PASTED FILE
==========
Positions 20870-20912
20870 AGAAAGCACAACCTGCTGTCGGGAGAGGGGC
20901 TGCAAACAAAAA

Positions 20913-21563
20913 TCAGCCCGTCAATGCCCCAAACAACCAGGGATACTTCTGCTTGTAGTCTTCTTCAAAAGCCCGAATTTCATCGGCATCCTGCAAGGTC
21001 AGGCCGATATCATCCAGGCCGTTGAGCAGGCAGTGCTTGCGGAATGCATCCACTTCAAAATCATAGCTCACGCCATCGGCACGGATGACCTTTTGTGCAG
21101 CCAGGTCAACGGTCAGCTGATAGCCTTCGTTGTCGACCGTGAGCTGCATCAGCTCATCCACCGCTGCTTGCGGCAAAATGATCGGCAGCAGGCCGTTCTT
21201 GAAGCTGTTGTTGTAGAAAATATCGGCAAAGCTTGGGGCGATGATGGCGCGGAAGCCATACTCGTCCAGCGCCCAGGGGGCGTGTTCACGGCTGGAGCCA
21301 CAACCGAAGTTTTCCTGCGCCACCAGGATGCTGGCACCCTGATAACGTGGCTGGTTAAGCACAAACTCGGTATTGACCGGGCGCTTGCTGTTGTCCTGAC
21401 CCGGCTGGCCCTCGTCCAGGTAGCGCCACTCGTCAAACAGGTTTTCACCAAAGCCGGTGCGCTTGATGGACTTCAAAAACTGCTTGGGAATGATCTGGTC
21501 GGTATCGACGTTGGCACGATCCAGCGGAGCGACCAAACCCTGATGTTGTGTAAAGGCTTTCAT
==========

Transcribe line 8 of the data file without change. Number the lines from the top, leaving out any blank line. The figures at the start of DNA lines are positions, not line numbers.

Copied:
21201 GAAGCTGTTGTTGTAGAAAATATCGGCAAAGCTTGGGGCGATGATGGCGCGGAAGCCATACTCGTCCAGCGCCCAGGGGGCGTGTTCACGGCTGGAGCCA